The Myth of the Medical Malpractice “Crisis”

For years the medical malpractice insurance companies have been complaining about the medical malpractice “crisis”
in Massachusetts. High insurance rates, they complain, are driving physicians out of the state, making specialists hard to find.

But now there is good news: The insurance crisis does not exist! In fact, when adjusted for inflation, medical malpractice insurance rates are, on average, dropping in Massachusetts, according to a recent report from Suffolk University. The study examined rates for a thirty year period, and compared rates from 1990 to rates in 2005.

And while insurance rates did go up for the smallest handful of specialties– obstetricians, neurologists, and orthopedists doing spinal surgery, comprising 4% of all doctors–other
physicians enjoyed the effect of lower rates. Medical malpractice rates within those specialties did not always go up, because the highest rates were reserved for the riskiest practices.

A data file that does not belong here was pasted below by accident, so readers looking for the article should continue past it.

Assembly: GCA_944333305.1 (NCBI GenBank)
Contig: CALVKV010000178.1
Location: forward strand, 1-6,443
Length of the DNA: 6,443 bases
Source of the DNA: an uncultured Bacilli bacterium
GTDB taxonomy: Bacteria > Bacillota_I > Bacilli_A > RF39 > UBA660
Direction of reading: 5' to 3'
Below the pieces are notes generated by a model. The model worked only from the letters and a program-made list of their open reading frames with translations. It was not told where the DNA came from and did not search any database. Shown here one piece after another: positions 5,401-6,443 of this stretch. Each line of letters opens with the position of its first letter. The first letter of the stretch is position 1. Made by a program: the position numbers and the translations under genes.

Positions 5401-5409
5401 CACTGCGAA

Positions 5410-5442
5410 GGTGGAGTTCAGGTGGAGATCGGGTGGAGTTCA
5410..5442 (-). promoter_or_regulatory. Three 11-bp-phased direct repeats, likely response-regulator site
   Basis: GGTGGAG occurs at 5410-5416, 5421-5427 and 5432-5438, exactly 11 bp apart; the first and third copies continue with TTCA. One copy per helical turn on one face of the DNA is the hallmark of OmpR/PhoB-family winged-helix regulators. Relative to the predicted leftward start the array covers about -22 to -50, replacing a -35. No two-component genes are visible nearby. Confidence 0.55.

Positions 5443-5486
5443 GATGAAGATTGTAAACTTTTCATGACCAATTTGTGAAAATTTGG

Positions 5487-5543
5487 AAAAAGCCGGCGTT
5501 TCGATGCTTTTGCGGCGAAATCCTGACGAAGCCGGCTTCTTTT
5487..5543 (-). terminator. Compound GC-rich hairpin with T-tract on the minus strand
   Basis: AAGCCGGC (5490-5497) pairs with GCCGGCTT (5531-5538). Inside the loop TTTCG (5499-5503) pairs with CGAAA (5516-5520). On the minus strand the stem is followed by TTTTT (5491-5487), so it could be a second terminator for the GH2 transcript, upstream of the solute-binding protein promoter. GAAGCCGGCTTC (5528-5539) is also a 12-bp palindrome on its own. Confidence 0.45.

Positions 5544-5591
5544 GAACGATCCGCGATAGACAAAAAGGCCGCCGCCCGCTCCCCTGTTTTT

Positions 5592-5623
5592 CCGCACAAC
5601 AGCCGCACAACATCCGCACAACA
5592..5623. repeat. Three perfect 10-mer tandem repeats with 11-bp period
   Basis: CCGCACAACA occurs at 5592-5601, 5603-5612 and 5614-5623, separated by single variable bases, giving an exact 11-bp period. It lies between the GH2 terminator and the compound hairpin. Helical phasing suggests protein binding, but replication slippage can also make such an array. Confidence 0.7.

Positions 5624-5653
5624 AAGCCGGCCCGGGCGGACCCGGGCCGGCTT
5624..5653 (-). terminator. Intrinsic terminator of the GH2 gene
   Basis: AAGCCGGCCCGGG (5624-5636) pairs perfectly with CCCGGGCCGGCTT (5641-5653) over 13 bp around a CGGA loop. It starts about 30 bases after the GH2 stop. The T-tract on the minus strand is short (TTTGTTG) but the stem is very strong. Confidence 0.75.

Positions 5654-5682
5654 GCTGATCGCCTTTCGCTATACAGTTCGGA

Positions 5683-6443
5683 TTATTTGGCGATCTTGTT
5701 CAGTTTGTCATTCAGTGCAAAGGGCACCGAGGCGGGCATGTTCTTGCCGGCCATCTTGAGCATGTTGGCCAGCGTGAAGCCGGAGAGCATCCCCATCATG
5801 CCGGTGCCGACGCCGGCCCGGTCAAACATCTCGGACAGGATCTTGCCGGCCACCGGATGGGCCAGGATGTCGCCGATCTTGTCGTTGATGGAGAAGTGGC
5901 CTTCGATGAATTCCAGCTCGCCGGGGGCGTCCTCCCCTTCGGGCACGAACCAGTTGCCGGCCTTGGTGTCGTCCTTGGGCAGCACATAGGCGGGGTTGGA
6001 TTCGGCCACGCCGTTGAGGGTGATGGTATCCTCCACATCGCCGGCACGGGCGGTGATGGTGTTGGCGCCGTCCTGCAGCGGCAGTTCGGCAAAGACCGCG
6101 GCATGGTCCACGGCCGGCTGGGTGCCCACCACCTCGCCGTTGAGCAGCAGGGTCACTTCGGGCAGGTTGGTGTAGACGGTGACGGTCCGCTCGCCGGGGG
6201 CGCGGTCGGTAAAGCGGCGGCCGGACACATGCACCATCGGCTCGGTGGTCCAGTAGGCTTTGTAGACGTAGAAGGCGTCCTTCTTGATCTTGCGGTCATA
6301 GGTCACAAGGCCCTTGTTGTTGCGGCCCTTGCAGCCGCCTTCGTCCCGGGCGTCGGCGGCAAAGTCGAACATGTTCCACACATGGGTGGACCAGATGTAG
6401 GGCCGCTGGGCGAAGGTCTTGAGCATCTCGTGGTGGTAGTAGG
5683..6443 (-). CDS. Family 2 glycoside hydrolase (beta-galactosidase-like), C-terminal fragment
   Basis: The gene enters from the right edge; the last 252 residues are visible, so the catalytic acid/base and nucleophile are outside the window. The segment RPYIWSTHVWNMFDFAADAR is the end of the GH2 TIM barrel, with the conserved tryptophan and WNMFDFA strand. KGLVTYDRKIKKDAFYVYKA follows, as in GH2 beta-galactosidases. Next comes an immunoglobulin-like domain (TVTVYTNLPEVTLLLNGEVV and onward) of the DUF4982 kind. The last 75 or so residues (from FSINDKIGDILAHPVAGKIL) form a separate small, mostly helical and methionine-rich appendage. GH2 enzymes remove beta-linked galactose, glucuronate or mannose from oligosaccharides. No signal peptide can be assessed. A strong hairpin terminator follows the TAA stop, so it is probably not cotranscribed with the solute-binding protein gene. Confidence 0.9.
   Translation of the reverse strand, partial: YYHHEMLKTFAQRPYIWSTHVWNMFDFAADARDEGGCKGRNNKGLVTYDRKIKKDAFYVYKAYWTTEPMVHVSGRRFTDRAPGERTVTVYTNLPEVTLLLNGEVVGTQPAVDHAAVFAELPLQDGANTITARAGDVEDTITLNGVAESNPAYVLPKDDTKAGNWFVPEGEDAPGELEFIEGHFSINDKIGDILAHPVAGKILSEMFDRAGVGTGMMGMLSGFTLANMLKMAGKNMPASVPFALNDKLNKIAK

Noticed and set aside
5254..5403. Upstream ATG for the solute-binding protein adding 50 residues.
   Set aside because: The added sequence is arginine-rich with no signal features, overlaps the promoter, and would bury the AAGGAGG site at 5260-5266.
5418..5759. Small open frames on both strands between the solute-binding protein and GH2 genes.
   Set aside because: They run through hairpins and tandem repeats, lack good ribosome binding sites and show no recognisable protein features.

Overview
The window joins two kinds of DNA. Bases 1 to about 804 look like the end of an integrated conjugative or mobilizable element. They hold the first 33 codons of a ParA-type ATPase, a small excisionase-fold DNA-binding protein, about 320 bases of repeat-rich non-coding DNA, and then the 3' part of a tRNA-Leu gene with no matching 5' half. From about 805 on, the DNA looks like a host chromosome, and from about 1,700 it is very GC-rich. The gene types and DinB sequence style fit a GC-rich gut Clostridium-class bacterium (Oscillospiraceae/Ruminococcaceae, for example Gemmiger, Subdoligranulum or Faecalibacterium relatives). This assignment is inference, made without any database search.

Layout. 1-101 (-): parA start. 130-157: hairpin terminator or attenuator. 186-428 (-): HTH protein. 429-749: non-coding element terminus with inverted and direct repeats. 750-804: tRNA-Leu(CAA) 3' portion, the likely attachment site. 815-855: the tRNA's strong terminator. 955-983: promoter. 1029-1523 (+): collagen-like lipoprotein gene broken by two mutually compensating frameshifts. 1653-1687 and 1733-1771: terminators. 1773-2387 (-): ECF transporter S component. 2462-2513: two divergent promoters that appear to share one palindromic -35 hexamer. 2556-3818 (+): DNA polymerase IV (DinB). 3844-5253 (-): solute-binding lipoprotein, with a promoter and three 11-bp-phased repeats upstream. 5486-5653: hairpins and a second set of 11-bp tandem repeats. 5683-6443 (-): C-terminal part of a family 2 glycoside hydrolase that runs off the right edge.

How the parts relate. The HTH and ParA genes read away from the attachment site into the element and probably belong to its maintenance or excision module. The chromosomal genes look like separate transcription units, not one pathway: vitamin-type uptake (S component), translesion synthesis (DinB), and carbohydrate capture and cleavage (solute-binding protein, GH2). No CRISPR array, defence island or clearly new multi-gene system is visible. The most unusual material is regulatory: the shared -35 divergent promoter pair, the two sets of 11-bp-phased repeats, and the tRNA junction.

In the words of the lead author of the study, Marc Rodwin, “If you don’t find a crisis here, you’re probably not going to find one nationally.”

Medical malpractice insurance premiums are a very small part of the overall cost of health care. Year-to-year fluctuations in malpractice premiums relate largely to economic factors, such as
the stock market, as opposed to claims paid by the insurance companies. All doctors in Massachusetts are required to have medical malpractice insurance.

More information
Most Mass. doctors face lower cost for malpractice coverage, Boston Globe
Study Shows No Malpractice Premium Crisis For Massachusetts (second article)

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